Their names were Buddy and Ralphie, and we had to let them go today; our two little Bichons who made our lives richer for the past 14 years. They were not litter mates, but they were brothers – spent almost their whole lives together playing, sharing, fighting, getting into trouble, and then charming their way out of it. If you have a brother you know.
This will not be a story about sad goodbyes; that story is too painful to tell, and anyone who has loved and been loved already knows whatever I might find to say about loss. (continues below)
Buddy was beaten before we adopted him from a rescue in Florida; his real name was Milo, our sister-in-law called him Tripod because of his broken leg when we got him. We named him Buddy, which gave way to Bud-man, Budweiser, Bud Budnick, Budski, Budacious Tatas, Circus Dog (30 inch vertical leap), Mr. Bud, Bud-zooks, and Shithead when he got into the garbage. He didn’t always come right away when called; imagine that.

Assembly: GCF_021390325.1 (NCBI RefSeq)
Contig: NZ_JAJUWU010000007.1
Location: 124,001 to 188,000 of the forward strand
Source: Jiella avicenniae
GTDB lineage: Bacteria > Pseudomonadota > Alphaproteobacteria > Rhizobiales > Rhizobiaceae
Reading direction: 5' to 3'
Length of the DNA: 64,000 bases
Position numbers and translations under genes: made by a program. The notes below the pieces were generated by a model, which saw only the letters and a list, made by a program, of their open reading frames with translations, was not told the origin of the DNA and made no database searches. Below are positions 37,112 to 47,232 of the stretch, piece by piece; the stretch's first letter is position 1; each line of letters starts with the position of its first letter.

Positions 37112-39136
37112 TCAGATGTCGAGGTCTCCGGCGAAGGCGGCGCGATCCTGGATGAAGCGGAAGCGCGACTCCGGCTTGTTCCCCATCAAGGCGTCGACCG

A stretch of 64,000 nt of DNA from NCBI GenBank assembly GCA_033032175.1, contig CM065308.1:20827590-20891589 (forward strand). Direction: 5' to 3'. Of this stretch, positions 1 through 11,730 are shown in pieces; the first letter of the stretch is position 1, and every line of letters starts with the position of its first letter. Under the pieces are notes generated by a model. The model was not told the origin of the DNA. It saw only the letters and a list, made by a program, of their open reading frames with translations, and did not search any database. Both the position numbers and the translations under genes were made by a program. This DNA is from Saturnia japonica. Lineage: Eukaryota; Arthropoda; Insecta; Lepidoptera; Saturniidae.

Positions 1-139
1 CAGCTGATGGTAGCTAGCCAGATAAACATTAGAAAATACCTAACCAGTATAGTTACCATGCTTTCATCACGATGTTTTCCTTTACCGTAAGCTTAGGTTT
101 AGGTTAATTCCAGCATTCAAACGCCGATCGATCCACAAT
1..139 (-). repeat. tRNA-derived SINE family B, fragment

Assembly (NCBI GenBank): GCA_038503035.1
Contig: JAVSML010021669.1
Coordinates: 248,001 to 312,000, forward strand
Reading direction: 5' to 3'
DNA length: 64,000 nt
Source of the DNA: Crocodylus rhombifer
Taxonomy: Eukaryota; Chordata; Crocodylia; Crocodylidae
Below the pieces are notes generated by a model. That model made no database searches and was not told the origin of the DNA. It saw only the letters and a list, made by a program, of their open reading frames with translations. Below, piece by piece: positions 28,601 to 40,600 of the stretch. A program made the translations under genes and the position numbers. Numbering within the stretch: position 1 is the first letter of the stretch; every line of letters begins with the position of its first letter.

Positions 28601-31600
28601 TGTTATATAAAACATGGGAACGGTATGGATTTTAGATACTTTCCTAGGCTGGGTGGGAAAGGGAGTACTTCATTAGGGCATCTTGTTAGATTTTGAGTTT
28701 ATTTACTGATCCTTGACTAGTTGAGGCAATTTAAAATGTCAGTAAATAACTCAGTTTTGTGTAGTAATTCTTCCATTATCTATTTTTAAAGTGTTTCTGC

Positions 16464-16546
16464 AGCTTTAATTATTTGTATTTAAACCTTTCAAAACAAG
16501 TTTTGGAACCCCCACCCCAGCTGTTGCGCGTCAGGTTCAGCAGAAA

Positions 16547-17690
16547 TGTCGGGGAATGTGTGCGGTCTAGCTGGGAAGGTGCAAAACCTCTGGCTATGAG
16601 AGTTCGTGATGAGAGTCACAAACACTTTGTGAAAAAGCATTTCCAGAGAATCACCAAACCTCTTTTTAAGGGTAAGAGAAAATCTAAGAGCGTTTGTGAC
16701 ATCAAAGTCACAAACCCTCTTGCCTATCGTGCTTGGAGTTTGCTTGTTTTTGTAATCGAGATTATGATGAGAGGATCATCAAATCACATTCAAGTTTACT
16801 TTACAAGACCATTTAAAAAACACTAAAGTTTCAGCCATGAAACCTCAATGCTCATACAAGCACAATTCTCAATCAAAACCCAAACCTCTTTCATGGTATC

Ralphie was neglected before we adopted him from the rescue. His real name was Rusty, but he renamed himself by throwing up when we brought him home; Hurley was already taken by a city, and we knew neither grandma would call him Barfy, so Ralphie was next up. He didn’t have as many other names - Forrest Gump because he was fast as lightning and not the sharpest biscuit in the bag, then Lieutenant Dan after he went through the prop of a boat and almost lost his legs, and Ka-Ching when I got the vet bill for that.
In these last years, Buddy went deaf, Ralphie went blind, both got senile and barked at imaginary things, and other health problems crept in - seizures, strokes, respiratory distress. Unlike a retriever or herder, it is really hard to tell when a lap dog’s skills have diminished; they’re guys so they wouldn’t admit it, but I’m sure they lost that competitive napping edge. But even to the end we were greeted home from every errand with two wagging tails and the ritual tossing of the toys – young at heart, and what other kind of young matters anyway.
In their healthy years, they would take up opposite ends of a couch, back seat, boat cushion, or bed; but in recent months they had taken to curling up together – they knew it was time before we allowed ourselves to admit it. Theirs was a good life, and ours was made even better for having them in it; I’m glad they adopted us.
R.I.P. Buddy and Ralphie